America’s Civil War- Open Fire January 2008 | HistoryNet MENU

America’s Civil War- Open Fire January 2008

6/6/2018 • America's Civil War Magazine

Restoration Starts on Mosby Rendezvous Church

One of the most significant buildings related to Confederate John Singleton Mosby’s storied career is soon launching an important restoration.

During the Civil War, Mount Zion Old School Baptist Church, built in Aldie,Virginia, in 1851 by a group of parishioners who had split off from another congregation, was pressed into service as a military council space, a battleground and a prison. Both armies used the red-brick building as they needed. Beginning in January 1863, the church was a frequent rendezvous point for Mosby and his Rangers,as they conducted raids throughout the region. Confederate Gen. J.E.B. Stuart’s cavalry saw action near the church during the Gettysburg campaign. Union forces used the church as a field hospital.

In recent years, the Mount Zion Church Preservation Association (MZCPA), working with other partners such as the Loudoun County Board of Supervisors and the Civil War Preservation Trust, has led a multifaceted effort to restore the church.Already, extensive architectural and archaeological investigations have been conducted at the church, which was stabilized in 2000 to protect against structural failure and allow the interior to be used for educational and other events.

This year, Loudoun County will embark on a new phase of restoration at the church, including the installation of a new foundation under the west wall, as well as other interior and exterior rehabilitation, which will allow the site to continue serving the community in myriad ways.“The MZCPA conducts Civil War reenactments, educational events and tours of the site throughout the year,” explains Debbie Heimburger, the project team leader in Loudoun County’s Office of Capital Construction.“The county has received numerous requests for use of the facility for family events, picnics, meetings and weddings, and it has designed the restoration to accommodate these uses.”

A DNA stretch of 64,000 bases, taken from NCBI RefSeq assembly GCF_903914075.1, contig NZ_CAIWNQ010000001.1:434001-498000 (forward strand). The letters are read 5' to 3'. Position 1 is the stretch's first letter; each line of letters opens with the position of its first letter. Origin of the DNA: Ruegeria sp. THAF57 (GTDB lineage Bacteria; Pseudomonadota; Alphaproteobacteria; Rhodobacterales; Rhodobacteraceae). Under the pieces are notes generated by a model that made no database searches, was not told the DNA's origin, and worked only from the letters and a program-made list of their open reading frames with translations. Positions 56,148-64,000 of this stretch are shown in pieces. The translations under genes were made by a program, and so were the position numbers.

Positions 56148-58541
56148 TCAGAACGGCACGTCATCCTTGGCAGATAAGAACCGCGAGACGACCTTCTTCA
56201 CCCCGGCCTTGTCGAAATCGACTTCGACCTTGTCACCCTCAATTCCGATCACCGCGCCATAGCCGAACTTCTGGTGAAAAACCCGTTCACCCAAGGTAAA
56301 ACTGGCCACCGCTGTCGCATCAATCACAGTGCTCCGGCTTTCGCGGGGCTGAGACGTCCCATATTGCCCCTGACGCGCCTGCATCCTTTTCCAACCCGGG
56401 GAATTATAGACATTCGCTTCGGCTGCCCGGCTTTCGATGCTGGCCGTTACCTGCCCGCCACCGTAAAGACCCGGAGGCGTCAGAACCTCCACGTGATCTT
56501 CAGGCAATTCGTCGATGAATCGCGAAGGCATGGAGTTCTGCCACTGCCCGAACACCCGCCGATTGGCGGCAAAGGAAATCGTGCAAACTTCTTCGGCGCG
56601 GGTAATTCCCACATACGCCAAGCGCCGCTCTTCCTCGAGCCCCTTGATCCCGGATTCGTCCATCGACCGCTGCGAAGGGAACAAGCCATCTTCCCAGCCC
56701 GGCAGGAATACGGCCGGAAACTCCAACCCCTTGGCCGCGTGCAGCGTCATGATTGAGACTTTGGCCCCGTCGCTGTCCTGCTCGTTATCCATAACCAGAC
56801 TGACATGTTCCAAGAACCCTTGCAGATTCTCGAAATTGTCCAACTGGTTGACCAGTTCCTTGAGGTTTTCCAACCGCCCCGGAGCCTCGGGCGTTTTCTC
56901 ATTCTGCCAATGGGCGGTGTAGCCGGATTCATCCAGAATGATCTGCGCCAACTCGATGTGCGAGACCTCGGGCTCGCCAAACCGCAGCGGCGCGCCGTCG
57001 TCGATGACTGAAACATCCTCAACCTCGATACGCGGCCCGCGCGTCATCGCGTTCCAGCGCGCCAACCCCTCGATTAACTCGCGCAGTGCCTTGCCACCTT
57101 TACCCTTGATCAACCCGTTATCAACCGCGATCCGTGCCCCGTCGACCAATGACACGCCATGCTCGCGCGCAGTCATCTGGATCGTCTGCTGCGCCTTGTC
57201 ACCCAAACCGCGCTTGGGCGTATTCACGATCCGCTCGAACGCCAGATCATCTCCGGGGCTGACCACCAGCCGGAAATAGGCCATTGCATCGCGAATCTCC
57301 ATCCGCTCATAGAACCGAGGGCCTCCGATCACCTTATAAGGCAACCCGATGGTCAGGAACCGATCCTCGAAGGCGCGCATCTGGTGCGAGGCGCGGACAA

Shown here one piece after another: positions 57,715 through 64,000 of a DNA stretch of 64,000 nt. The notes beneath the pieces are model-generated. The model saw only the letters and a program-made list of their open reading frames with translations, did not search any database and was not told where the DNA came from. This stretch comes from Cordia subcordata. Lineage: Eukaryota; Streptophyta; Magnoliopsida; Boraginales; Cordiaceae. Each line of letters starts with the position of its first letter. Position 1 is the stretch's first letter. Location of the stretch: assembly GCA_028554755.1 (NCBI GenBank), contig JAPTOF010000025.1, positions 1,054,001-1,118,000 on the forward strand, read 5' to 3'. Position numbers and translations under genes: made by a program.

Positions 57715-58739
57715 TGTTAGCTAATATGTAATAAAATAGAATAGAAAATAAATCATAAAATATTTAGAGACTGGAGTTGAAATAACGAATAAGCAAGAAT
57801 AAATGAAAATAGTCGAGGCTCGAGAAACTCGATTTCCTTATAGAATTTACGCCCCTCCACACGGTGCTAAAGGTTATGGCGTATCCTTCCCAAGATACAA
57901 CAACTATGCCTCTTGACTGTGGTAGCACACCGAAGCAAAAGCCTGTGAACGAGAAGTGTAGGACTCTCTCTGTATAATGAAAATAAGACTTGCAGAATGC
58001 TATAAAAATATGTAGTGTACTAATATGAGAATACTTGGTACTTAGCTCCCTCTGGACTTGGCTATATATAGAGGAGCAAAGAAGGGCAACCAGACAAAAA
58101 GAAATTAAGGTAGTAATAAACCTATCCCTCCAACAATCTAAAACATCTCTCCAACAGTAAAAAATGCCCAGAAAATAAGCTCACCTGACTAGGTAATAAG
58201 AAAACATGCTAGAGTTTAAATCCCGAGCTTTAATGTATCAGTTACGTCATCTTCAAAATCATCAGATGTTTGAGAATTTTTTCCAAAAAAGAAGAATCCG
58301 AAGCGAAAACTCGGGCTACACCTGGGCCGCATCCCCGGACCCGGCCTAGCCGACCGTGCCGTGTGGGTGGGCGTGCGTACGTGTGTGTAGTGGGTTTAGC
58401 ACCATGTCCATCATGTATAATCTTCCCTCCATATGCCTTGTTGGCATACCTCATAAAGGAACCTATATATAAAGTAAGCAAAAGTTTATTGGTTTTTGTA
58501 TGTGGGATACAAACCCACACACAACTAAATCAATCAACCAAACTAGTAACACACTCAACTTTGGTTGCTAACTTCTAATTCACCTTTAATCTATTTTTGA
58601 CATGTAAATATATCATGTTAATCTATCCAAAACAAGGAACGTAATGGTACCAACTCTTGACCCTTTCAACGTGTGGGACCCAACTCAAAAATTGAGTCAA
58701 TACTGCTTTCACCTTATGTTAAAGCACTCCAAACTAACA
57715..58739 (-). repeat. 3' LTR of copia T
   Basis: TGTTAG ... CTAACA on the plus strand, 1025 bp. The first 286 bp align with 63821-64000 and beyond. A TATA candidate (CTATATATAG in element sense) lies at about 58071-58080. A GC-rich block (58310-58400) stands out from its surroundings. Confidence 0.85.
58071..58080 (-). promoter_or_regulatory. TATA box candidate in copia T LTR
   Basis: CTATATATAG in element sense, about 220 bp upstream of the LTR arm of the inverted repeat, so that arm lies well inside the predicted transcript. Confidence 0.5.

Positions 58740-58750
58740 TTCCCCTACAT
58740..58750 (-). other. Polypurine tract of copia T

More information can be found at www.mtzioncpa.org.

—Kim A. O’Connell

Memorialized: Sam Davis, Boy Hero

It’s no surprise that the country is littered with memorials to Abraham Lincoln, but who knew how many sites commemorated young Sam Davis? Known as the “Boy Hero of the Confederacy,” Davis was famously executed at 21 years of age in 1863 by Union forces.